Where to go for an international move?

As I begin meeting people in my new area, the Algarve in Portugal, I keep getting the same question…what made me decide on Portugal? If you’ve read any of my site, I’ve addressed this question and you know I originally went to Spain. But here I will go into some more detail. For anyone considering a move, what kinds of factors go into a decision about where to go?

For me, one major point was easy. Language. I didn’t want to go somewhere that was so similar to the States that English was the first language. So that eliminated some of Central America and basically, Mexico. No, it’s not officially their first language, but most Americans can live pretty easily there without having to learn Spanish.

Learning Spanish was actually a moving factor for me. But many people use a Spanglish mix in Mexico, so it was still eliminated. Then, safety was also a consideration. Now, I know that some countries in South America are safer than most Americans realize. But safety can also be personal perception and for me, I feel safer being somewhere I’m somewhat familiar with. That was what led me to Western Europe, as that’s where I’d been traveling most recently.

Geography. For example, do you want to live near a beach or the mountains? If you like the beach, are you fine with the humidity that goes with it? The same is true for most tropical climates like the Caribbean. (Bugs like that kind of weather, also…). Do you prefer a large city or a more rural area? Keep in mind that the further you are away from a metropolitan area, the fewer your amenities like choice of grocery stores and availability of big box stores. Especially if you want to fix up a place of your own, you need to consider where and how you will get your supplies.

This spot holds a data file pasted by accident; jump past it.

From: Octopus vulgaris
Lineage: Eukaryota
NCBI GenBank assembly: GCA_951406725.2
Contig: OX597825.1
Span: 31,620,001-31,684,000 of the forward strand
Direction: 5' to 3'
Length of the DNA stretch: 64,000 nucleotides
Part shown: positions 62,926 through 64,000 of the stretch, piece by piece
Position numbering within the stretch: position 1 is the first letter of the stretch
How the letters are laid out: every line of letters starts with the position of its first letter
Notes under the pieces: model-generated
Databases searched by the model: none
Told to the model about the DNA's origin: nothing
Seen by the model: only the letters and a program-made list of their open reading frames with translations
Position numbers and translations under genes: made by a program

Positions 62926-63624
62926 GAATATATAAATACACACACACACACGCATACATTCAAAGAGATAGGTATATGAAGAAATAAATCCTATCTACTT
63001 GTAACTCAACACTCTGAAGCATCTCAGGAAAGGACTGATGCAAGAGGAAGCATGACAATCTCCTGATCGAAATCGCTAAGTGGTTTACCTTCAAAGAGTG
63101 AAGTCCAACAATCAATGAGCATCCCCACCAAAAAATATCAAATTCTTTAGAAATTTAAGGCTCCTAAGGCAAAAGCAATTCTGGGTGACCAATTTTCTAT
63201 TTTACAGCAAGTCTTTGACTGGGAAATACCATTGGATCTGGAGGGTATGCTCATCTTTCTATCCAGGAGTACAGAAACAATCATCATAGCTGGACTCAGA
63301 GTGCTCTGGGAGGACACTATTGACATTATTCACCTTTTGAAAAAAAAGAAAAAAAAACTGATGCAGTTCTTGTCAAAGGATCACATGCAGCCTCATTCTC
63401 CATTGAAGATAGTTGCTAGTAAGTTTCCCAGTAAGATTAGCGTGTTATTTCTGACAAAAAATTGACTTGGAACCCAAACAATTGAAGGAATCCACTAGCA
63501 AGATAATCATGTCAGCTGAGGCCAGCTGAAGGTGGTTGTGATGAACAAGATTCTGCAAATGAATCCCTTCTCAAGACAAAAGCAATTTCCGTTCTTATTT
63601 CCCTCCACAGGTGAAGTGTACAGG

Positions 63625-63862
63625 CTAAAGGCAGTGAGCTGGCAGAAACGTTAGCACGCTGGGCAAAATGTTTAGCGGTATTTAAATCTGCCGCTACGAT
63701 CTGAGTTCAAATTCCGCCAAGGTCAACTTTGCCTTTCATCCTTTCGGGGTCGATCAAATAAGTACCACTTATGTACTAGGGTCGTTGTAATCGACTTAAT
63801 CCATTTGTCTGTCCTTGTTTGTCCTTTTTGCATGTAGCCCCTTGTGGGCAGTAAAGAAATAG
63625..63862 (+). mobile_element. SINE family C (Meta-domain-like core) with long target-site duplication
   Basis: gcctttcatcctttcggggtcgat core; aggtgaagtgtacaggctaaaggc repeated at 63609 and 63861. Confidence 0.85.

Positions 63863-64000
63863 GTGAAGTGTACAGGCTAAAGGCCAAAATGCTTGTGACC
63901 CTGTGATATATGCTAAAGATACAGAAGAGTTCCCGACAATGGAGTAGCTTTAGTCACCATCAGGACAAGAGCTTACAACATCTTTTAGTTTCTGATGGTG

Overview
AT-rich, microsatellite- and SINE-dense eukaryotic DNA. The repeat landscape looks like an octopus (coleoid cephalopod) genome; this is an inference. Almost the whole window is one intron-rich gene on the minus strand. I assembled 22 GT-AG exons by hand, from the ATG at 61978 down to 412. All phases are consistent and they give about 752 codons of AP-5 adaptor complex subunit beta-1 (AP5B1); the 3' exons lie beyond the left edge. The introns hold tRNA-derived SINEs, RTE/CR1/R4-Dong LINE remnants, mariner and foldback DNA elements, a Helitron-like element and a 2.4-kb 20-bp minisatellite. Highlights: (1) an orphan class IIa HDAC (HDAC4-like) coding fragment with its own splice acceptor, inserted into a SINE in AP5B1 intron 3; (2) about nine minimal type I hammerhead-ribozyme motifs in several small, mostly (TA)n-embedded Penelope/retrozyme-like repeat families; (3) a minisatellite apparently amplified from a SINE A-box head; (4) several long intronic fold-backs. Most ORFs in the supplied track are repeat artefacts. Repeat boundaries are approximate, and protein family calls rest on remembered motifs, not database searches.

Another related issue is transportation. If you live further from amenities, will you buy or move a car to your new place? How much will it cost you in fuel, insurance, taxes and government red tape? Can you use public transportation? How do you feel about walking if it’s hilly? What about later as you grow older?

If you are moving with a family, education will be a big consideration. Will you be fine with public schools or do you need to check on private options? Safety will also be big for you. And will you want to live near locals or stay in an expat area?

If you are not coming as a transfer with your current employer, you may be looking for a job. Even if you are on a pension, you may want to have the option of adding some income. Will that be allowed on a visa to that country? More importantly, what are your chances of local employment when many countries are themselves in a recession? Or perhaps you’re thinking of creating your own business or trying something new in your new country? Check that the country you’re moving to will allow you to open your own business and that the laws and taxes are friendly to you. Or at least, know what you are getting into before you ┬ámake a move.

Then, generally, have an idea of where you might fit in to your new home. Are there lots of expats? Any other Americans? That may or may not be important to you but if you don’t speak the country’s language you will feel less isolated if you have others to talk who have been in your situation. It’s always nice to have a support system as soon as you can.

Your Takeaway – As you may suspect, there are lots of factors to keep in mind if you are thinking about making a move. Just as long as you’ve considered most of them, you should have a great chance of not just surviving, but thriving, as quickly as possible in your new place.


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